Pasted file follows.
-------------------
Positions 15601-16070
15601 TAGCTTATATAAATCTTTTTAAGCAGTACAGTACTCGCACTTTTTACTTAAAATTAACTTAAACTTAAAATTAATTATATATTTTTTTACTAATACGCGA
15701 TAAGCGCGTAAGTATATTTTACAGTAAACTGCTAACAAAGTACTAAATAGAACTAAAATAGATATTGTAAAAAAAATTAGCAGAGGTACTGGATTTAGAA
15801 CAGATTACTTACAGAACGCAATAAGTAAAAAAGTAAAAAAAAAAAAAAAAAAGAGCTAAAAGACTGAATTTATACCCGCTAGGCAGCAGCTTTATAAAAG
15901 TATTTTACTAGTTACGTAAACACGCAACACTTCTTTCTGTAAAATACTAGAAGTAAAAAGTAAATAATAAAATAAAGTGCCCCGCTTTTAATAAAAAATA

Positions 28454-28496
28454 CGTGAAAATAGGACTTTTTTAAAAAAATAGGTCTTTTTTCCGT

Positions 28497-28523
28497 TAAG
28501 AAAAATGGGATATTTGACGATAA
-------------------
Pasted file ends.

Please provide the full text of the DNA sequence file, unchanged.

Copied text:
Positions 15601-16070
15601 TAGCTTATATAAATCTTTTTAAGCAGTACAGTACTCGCACTTTTTACTTAAAATTAACTTAAACTTAAAATTAATTATATATTTTTTTACTAATACGCGA
15701 TAAGCGCGTAAGTATATTTTACAGTAAACTGCTAACAAAGTACTAAATAGAACTAAAATAGATATTGTAAAAAAAATTAGCAGAGGTACTGGATTTAGAA
15801 CAGATTACTTACAGAACGCAATAAGTAAAAAAGTAAAAAAAAAAAAAAAAAAGAGCTAAAAGACTGAATTTATACCCGCTAGGCAGCAGCTTTATAAAAG
15901 TATTTTACTAGTTACGTAAACACGCAACACTTCTTTCTGTAAAATACTAGAAGTAAAAAGTAAATAATAAAATAAAGTGCCCCGCTTTTAATAAAAAATA

Positions 28454-28496
28454 CGTGAAAATAGGACTTTTTTAAAAAAATAGGTCTTTTTTCCGT

Positions 28497-28523
28497 TAAG
28501 AAAAATGGGATATTTGACGATAA